The LuLac Edition #820, May 16th, 2009
PHOTO INDEX: THE LATE RADIO BROADCASTER PAUL GRIMES (CIRCA 1970) JUDICIAL CANDIDATES THOMAS MARSILIO, RICHARD HUGHES AND THOMAS O'CONNOR, AND GOP PRIMARY CANDIDATES RICHARD HUGHES (JUDGE) CAROLEE MEDICO OLENGINSKI (PROTHONOTARY) WALTER GRIFFITH (CONTROLLER) GINA NEVENGLOSKY (REGISTER OF WILLS-UNOPPOSED IN THE PRIMARY) THOMAS MARSILIO (JUDGE) AND WALTER MITCHELL (PROTHONOTARY). ATTY. THOMAS O'CONNOR WAS NOT IN THIS PHOTO BECAUSE HE LEFT FOR ANOTHER EVENT ON HIS SCHEDULE. (CLICK TO ENLARGE PHOTOS.)
THE BIG PUSH
The late Luzerne County Controller and Chair of the Democratic Party Joe Tirpak used to call the last weekend before an election "the big push". Candidates were doing just that this Saturday. We stopped in to the Walter Griffith breakfast at Pickett's Charge in Dallas and found a r0om packed with candidates going for that last chance to meet and greet the voters. Attorneys Tom Marsilio, Tom O'Connor and Richard Hughes pressed the flesh. All three agreed that this campaign for Judge has been a pretty collegial event with no sign of mudslinging. Candidates Walter Mitchell and Walter Griffith spoke of their credentials and interest in the office of Controller and Prothonotary respectively along with former officer holder Carolee Medico Olinginski. She got the biggest laugh in the room when she told the group how her family members did not want her to run again. "You're getting all their votes" she said to her primary foe Walter Mitchell. Government Study Commission members Jeffrey Niemiec, Charmaine Maynard and Ray Gustav also were in attendance with Home Rule archetect P.J. Best. The hours are getting closer and after the event the candidates went their seperate ways putting on their own "big push" for this election.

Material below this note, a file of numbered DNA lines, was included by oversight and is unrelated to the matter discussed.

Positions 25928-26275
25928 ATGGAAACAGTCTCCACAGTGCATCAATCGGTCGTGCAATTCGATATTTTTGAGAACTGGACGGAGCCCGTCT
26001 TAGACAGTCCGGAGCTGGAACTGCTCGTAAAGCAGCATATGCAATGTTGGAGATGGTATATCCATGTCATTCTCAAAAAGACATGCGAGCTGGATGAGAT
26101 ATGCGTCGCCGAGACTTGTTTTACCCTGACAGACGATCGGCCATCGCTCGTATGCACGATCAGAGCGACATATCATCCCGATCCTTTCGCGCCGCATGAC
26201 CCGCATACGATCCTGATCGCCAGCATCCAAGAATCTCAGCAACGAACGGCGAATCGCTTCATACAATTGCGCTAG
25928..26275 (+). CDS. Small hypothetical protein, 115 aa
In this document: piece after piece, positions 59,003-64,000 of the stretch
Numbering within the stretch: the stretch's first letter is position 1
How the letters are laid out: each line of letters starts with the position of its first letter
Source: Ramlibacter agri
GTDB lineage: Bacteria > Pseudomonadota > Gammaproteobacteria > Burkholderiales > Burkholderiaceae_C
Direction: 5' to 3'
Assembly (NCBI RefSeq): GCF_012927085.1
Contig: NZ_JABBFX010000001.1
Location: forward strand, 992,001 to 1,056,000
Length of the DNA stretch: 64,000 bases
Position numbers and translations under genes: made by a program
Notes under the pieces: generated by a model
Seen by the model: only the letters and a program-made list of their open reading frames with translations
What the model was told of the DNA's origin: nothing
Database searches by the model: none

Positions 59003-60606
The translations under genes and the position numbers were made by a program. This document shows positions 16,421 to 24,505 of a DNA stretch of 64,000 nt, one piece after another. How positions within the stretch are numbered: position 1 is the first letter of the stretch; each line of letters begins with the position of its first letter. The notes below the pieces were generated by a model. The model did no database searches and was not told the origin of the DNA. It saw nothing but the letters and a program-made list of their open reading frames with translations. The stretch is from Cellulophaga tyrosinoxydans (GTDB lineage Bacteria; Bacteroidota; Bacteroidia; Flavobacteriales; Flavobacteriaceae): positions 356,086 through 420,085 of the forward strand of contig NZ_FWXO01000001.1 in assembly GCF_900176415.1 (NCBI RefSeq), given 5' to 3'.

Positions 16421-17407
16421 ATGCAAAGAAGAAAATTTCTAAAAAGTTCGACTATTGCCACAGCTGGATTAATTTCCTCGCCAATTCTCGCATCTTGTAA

A lot has been made about lawyers giving to lawyers when one is running for Judge. And while it is admirable to not accept money from fellow attorneys, let's look at the issue more closely. Wouldn't a lawyer know who is going to be the best judge if they practiced in front of that person? Would they not get a glimpse of character, work ethic? Why should an attorney be prohibited from donating to his or her favorite candidate just like a plumber, teacher or a contractor? What about a family that has a few lawyers in it. Tom O'Connor, Joe Sklarosky and Joe Terrana have a boatful of attorneys in the ranks of their own families. When the campaign amounts from lawyers appeared in the paper this week, there should have been a breakdown of family contributions. A brother or sister, lawyer or not is going to contribute to a loved one, yet the way it appeared was that many candidates had "lawyer" money instead of "sibling" money. Margaret Moyle, candidate for Lackawanna County Judge said during their debate that campaign reports are in black and white. You know the contributors. What she wanted to know were the connections between attorneys and judges like who is in business with who, what relative has a business with another lawyer or dare we speculate what candidate's child is the godson to a President Judge? The money issue is an easy sound bite. The connections issue, a tough one to unravel.
Long time broadcaster Paul Grimes died yesterday. Grimes was a broadcast mentor of mine at the old WPTS in Pittston. I started working there doing weekend news at the age of 15 and Paul was very helpful and kind. That was after he shut the lights off in the news booth when I nervously began my first broadcast. He was a tremendous environmentalist and could tell a great story. Like many of his broadcast cronies of the time, George Gilbert, Ron Allen, Len Woloson, his passing will not only be noticed but signal the end of an era in local broadcasting that will never return.
Our friend Mark Cour has a new blog location. Here's his site address: http://mcour.blogspot.com/. Very timely and informative.
If you are a Democrat and not happy with the slate of candidates you have, it is easy to write a row officer candidates name in from the GOP. Just use the keyboard and you can vote for any candidate from the other side as a write in.